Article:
The ICLRC took part in the 41st session of the UNCITRAL Working Group VI

On November 28  December 2, 2022, the ICLRC participated as an observer in the 41st session of the UNCITRAL Working Group VI where the Negotiable Multimodal Transport Documents draft was considered for the first time. The United Nations Convention on the International Effects of Judicial Sales of Ships drafted earlier by Working Group VI is adopted by the UN General Assembly today.

Working Group VI is developing a new international instrument aimed at creating a negotiable cargo document for multimodal international transport. At present, only the maritime bill of lading can be such a generally accepted document whereas the airway bill, as well as the road and rail consignment notes, do not have that function. The development and adoption of such a document will make it easier for participants in an international carriage to transfer the cargo and give banks a new type of security.

Delegations made suggestions as to the form of the future instrument  the Convention or Model Law and shared their views on its scope of application, its correlation to other transport conventions, and the extension of its provisions to agreements on transportation by one or more modes of transport. They also discussed the problems associated with the content of the negotiable cargo document and its electronic form, its evidential significance, and the procedure for transferring the cargo with it.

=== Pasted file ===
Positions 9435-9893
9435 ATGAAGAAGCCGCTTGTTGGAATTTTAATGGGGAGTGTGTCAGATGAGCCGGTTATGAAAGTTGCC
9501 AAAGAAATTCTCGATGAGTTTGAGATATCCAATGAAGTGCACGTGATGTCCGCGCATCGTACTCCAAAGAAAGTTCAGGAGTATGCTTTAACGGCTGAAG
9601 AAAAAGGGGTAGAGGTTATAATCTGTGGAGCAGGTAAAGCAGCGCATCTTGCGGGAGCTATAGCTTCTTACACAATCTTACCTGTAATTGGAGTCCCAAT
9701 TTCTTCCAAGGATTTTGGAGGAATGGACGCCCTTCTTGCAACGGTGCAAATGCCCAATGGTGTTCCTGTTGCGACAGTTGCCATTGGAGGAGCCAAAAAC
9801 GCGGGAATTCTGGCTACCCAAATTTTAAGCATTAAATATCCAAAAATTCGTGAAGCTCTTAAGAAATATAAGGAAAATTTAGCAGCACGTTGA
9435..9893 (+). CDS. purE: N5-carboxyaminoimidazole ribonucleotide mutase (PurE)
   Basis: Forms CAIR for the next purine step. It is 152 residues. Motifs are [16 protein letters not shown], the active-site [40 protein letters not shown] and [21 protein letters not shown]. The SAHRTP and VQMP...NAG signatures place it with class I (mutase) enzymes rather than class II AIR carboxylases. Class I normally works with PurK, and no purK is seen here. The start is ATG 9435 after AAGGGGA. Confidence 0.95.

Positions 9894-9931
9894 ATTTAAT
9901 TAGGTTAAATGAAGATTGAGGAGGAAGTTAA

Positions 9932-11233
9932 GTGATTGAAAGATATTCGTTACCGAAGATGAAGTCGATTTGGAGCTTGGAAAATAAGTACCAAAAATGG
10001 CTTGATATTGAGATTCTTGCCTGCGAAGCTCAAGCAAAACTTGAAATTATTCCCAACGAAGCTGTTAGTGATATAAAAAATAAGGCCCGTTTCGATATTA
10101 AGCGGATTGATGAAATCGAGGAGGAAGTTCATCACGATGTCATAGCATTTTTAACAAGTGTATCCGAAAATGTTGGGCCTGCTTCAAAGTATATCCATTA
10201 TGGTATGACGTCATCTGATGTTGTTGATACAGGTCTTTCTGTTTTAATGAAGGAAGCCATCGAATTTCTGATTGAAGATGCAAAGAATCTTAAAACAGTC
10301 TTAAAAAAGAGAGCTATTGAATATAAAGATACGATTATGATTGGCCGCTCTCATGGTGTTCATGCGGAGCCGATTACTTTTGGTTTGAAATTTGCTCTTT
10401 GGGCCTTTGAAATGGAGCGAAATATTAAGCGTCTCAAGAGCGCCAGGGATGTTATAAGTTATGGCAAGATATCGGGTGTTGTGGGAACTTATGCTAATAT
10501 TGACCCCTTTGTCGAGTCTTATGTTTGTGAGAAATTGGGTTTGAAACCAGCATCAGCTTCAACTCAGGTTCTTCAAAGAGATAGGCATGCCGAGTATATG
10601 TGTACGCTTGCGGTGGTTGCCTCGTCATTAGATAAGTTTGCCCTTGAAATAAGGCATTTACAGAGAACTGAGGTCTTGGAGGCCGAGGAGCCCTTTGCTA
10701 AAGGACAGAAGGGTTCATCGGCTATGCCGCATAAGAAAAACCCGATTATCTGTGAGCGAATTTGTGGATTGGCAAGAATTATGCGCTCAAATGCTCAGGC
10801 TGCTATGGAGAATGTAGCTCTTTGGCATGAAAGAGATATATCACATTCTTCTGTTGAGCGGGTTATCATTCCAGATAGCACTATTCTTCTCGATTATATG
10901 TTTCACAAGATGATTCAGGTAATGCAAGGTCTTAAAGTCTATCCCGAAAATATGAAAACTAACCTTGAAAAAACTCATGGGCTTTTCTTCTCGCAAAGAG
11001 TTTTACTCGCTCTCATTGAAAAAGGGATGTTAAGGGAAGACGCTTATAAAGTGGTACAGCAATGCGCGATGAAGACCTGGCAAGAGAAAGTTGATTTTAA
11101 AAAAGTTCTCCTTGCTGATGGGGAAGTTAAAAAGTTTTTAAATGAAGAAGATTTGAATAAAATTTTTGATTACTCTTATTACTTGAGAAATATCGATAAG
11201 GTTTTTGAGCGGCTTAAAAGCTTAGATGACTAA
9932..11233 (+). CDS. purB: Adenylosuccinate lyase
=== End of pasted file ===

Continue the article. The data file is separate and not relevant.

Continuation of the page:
Delegations and the Secretariat supported the ICLRC on a number of discussed questions. In particular, the ICRC's expert Igor Yastrzhembskiy drew attention to the need to establish the relationship between the transport contract and the negotiable cargo document, as well as explicitly establish in the text of the future act the priority of the provisions of the contract in terms of regulating the relationship between the consignor and the consignee or the priority of the provisions of the negotiable document itself. Mr. Yastrzhembskiy found support on the issue of strictly defining the requisite details of the negotiable cargo document as a document of value and, accordingly, the division of mandatory requisite details of future documents into two groups: those relating to the negotiable cargo document itself and reproducing the information from the transport document. Working Group also welcomed the proposal to exclude notification of a transport operator from the list of legal facts affecting the validity of the transfer of a negotiable cargo document.